Increased Nearshoring and Reshoring Efforts Highlight the Need for Automation and Transportation Visibility

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By Adhish Luitel | 2Q 2023 | IN-6985

As more businesses have started investing in nearshoring and reshoring to shorten days to market, labor shortages and end-to-end visibility need to be addressed. As a result, solutions such as automation and connected vehicles will be more imperative than ever.

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Increased Nearshoring in Mexico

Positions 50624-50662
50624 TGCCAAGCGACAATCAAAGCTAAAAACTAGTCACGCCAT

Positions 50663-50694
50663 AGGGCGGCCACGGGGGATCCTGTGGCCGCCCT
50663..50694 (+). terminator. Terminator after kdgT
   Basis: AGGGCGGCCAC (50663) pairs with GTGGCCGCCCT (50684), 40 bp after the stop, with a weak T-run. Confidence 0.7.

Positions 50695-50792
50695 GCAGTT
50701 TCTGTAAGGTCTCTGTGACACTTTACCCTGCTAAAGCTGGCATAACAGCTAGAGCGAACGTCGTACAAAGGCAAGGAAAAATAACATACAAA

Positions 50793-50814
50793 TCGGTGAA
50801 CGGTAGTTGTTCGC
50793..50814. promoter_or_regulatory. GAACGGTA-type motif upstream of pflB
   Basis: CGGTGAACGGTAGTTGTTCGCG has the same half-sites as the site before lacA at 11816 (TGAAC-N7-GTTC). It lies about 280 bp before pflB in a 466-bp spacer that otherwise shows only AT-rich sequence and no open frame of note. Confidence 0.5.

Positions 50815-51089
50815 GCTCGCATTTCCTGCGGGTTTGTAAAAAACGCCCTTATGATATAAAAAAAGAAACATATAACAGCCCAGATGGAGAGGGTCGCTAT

A growing number of US-based businesses are investing in nearshoring and reshoring as a way of minimizing supply chain disruptions. Reshoring refers to the practice of transferring business operations that were moved overseas back to the country from which were originally relocated. Similarly, nearshoring seeks to transfer business operations to a nearby country.  When it comes to trading goods or procurement among US-based businesses, Mexico is increasingly appearing as a logical sourcing alternative to China. Before the pandemic, increasing tariffs on trade between the United States and China, the top supplier of goods imported to the US, contributed to the anticipation of a nearshoring shift among companies dependent on Asia. As per supply chain visibility provider FourKites, shipment volumes from Mexico to the US are up 20%, while the dwell times are down 25%, compared to those levels two years ago. Despite manufacturing and sourcing from Mexico being an option for businesses for years, evolving global competition in addition to factors such as infrastructure, skilled labor, duties, freight costs, and raw material supplier locations have recently influenced Mexico into becoming a much more viable option. The nearshoring trend is steadily gaining momentum as companies take a long-term investment approach to the move, since moving thousands of global suppliers into Mexico isn’t feasible in the short term. This trend of reshoring in Mexico is definitely well-matched, especially for the automotive and Consumer Packaged Goods (CPG) sectors. Mexico has long been a source of perishable products that are shipped northbound to the US and Canada, such as limes, avocados, and tomatoes.